Society For Clinical Vascular Surgery

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Aortomesenteric Angle Change May Predict Left Renal Vein Transposition Failure in Nutcracker Syndrome
Tony Lu, MD1, Ugoeze J. Nwokedi, MD1, Alan B. Lumsden, MD1, Carlos F. Bechara, MD2.
1Houston Methodist Hospital, Houston, TX, USA, 2Loyola Medical Center, Maywood, IL, USA.

OBJECTIVES: Nutcracker syndrome (NCS) refers to symptomatic compression of the left renal vein (LRV) by the superior mesenteric artery (SMA) against the abdominal aorta. The diagnosis is more probable when the aortomesenteric angle (AMA) is less than 45 and associated with left-sided flank pain and/or hematuria. Transposition of the LRV, the most frequent surgical intervention, is typically successful 4-5 cm below its caval origin. However, in about 9% of cases, the procedure fails. This study examines our experience with LRV transposition and the AMA along the SMA.
This is a series of eight patients (7 female) referred to our institution with NCS between 2014 and 2017. Five of the 8 underwent LRV transposition. CT images were analyzed in OsiriX (OsiriX Foundation, Switzerland). The AMA was measured at 0, 4, and 5 cm below the origin of the SMA. Independent t-test and ANOVA were used to analyze the measurements in SPSS 20 (IBM, United States).
RESULTS:The mean AMA was 22.8 0.6. Four of the 5 patients (80%) had complete resolution of their symptoms after LRV transposition; mean follow-up was 18 months. One patient had recurrence of symptoms within 30 days that resolved after gonadal vein (GV) transposition. A second patient had recurrence of symptoms after 3 months that resolved with angioplasty but occluded at subsequent follow-up despite therapeutic anticoagulation. These two patients had very acute AMAs of 14.4 and 17.4, respectively, which were relatively constant along the length of the SMA (Figure 1). Notably, radiographic evidence of May-Thurner syndrome was found in 7 of the 8 patients (87.5%) including our GV transposition but all were asymptomatic.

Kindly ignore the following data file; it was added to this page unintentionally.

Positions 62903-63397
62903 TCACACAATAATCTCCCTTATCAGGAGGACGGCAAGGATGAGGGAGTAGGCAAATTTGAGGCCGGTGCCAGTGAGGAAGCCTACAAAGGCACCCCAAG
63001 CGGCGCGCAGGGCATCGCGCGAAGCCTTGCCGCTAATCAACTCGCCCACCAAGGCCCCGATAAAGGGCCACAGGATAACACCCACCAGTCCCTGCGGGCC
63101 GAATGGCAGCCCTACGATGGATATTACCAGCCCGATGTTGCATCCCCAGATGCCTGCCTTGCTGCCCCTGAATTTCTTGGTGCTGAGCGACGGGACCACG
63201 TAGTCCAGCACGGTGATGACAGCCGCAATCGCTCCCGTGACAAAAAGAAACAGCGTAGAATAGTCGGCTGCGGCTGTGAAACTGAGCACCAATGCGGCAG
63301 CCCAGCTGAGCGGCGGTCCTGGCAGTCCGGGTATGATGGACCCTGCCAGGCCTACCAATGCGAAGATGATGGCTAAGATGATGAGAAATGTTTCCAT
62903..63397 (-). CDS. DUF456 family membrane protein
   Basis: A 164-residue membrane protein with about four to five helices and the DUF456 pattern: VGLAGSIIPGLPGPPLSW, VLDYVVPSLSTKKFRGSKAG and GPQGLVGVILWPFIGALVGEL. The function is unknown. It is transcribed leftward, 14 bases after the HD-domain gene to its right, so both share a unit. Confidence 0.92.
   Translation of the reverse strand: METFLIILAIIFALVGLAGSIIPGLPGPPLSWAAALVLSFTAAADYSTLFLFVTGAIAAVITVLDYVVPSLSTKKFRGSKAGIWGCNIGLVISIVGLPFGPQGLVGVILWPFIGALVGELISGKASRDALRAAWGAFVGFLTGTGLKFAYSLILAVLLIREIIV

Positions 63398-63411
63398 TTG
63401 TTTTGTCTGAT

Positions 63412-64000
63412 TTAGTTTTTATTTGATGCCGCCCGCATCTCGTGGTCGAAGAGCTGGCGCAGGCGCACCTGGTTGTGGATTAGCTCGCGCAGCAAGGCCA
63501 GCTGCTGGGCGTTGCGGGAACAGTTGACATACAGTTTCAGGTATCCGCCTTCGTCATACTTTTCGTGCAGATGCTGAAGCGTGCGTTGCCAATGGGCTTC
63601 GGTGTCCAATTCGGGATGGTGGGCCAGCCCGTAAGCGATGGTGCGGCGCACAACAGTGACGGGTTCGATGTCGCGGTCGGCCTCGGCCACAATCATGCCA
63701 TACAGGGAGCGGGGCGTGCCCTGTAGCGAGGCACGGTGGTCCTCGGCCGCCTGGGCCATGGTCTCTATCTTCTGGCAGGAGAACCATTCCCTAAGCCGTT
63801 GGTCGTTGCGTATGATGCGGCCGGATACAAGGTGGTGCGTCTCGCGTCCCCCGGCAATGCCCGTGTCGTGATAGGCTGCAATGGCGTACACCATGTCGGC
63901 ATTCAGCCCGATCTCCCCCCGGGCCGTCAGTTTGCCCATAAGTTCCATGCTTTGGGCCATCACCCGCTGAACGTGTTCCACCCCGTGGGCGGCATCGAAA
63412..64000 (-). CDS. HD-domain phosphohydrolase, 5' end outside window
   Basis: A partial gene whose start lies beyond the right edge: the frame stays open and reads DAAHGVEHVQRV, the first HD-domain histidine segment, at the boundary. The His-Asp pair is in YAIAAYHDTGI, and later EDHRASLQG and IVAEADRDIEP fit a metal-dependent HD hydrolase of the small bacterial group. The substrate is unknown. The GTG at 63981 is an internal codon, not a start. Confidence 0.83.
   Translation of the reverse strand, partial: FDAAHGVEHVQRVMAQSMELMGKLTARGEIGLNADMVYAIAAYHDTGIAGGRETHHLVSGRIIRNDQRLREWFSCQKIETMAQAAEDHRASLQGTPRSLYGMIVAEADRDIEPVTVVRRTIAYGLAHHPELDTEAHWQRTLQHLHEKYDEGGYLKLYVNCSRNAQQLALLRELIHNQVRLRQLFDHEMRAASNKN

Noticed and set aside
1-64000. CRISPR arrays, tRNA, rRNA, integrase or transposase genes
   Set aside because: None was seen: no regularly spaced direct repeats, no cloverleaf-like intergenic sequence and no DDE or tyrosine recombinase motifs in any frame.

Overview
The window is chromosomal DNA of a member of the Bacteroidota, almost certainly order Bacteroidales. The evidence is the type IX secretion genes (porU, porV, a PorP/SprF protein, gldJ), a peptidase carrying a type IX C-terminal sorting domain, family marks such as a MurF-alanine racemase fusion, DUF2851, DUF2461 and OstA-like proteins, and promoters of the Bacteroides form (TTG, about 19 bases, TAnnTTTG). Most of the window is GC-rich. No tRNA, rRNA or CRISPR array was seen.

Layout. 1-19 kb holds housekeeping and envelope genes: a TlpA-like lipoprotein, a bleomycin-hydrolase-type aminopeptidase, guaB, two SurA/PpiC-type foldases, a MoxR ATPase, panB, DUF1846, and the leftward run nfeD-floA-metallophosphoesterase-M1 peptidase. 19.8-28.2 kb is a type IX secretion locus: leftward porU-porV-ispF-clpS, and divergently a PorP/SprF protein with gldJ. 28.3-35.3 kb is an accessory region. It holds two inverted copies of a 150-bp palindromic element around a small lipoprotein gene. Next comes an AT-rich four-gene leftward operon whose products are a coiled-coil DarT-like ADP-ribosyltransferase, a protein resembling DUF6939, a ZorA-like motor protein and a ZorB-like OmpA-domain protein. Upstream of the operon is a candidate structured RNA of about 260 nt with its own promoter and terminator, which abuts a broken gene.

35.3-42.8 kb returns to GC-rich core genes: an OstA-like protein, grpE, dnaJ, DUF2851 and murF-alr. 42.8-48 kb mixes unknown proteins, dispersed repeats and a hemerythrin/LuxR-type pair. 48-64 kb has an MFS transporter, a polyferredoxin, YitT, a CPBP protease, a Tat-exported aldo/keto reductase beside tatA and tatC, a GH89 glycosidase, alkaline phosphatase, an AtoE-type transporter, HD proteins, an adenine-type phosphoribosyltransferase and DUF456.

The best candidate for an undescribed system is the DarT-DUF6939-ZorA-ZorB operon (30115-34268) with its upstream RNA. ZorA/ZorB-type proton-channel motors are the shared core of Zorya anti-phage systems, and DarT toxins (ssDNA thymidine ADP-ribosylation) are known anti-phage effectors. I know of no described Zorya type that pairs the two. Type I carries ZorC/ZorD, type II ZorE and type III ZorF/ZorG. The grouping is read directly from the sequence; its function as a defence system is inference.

The AMA along the length of the SMA should be considered before LRV transposition. In our practice, if the AMA remains constant, we would prefer alternative therapies like GV transposition or autotransplantation. These patients may also have a higher incidence of May-Thurner Syndrome and additional study to validate these findings would be beneficial.

Figure 1. Example of relatively constant aortomesenteric angle along length of superior mesenteric artery in patient who failed renal vein transposition.

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